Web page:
JPMorgan’s $9.5BN emerging tech investment

One of the world's leading banking executives, Jamie Dimon, has placed technology at the heart of his bank's future endeavours

amie Dimon, CEO of JPMorgan

Flickr: Jamie Dimon, CEO of JPMorgan Chase https://commons.wikimedia.org/wiki/Category:Flickr

The CEO of JPMorgan, Jamie Dimon, said yesterday that the banking giant spent $9.5 billion on technology in 2016. This significant investment is further proof that the banking sector is continuing to embrace the digital, in order to stave off disruption.

As far a JPMorgan is concerned, it has plans in 2017 to build on it’s 2016 investment by introducing products for digital banking, online investment advice and electronic trading.

In his annual letter to shareholders on Tuesday, Dimon said JPMorgan is “collaborating with some excellent fintech companies to dramatically improve our digital and other customer offerings”.

>See also: Cyber crime and the banking sector

Dimon realises the benefits technology will bring to his sector, but also foresees the death sentence waiting for those that don’t embrace emerging technologies.

This vision is displayed by the CEO’s growing presence in San Francisco and Silicon Valley, where he regularly makes trips to meet with tech executives to discuss current and upcoming digital trends.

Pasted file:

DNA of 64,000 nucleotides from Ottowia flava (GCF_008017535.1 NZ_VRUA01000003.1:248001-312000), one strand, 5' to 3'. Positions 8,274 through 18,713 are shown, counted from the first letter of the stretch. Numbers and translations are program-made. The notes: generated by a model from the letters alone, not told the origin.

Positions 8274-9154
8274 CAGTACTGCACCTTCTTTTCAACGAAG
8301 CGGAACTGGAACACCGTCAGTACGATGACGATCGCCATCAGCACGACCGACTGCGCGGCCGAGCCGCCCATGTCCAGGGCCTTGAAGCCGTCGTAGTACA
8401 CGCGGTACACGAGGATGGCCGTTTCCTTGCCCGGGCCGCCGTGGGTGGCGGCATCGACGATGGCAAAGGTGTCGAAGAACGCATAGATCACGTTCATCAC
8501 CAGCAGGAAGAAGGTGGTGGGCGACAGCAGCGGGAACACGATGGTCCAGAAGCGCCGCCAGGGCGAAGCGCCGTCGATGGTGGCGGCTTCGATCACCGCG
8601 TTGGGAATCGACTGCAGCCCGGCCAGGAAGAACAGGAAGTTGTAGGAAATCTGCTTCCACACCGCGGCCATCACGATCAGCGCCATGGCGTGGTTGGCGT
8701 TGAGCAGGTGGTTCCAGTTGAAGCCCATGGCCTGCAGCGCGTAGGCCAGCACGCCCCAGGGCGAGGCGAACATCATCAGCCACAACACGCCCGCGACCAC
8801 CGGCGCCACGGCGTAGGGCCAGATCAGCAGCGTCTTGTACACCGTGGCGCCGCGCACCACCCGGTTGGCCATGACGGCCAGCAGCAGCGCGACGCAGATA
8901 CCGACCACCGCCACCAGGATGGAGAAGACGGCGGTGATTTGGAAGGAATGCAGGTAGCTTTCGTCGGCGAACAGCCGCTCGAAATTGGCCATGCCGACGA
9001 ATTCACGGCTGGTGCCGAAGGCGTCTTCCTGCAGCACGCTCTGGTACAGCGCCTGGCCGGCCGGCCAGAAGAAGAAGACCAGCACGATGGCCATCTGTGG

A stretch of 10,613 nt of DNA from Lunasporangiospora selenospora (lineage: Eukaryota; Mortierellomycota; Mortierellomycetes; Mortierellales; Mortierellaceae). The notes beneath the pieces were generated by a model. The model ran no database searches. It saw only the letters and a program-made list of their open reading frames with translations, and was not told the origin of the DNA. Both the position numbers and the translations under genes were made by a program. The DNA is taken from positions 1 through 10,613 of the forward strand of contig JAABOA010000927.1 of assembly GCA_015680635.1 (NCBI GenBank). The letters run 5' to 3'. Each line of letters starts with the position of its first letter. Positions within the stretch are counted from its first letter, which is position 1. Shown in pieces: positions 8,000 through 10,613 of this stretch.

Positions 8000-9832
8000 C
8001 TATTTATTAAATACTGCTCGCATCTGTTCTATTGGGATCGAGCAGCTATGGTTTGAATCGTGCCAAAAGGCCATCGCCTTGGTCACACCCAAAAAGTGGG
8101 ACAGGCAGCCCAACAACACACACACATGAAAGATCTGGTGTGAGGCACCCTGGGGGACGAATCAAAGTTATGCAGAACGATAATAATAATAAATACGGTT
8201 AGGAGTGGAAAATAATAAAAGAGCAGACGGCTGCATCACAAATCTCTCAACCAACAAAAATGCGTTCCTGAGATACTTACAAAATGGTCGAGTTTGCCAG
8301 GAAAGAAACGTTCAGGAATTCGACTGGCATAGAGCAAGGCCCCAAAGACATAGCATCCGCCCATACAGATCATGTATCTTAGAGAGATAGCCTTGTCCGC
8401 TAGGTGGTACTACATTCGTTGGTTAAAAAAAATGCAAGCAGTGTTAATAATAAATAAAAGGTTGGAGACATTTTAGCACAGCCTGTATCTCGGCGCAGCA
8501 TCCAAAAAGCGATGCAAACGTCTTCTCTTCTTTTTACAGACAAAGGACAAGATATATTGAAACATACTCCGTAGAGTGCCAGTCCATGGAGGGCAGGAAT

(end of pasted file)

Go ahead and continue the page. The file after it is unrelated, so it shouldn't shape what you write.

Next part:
Banking disruption is inevitable, and rather than see it as a threat to JPMorgan’s prospects, Dimon views it as an opportunity to not only survive but thrive.

Last year, this commitment was felt as about $3 billion, or almost one-third, of last year’s investment went to “new initiatives,” including $600 million on fintech solutions and projects.

>See also: Lloyds Bank’s £1.75BN bet on the future of banking

In his letter, Dimon highlighted partnerships with emerging tech companies like Zelle for consumer payments, Roostify for online mortgages, TrueCar for auto finance and On Deck Capital, which provides loans to small businesses.

The JPMorgan CEO also made reference to the US immigration system, criticising it for it’s selectivity. By restricting where talent is sourced, it will ultimately hurt the US’s ability to compete globally, he said. Continuing, Dimon said that 40% of people receiving advanced degrees in science, technology engineering and math at American universities are from other countries, yet they have no legal way to stay when they’re finished with school.

“We are forcing great talent overseas by not allowing these young people to build their dreams here,” Dimon wrote.

 

Nominations are now open for the Tech Leaders Awards 2017, the UK’s flagship celebration of the business, IT and digital leaders driving disruptive innovation and demonstrating value from the application of technology in businesses and organisations. Nominating is free and simply: just click here to enter. Good luck!

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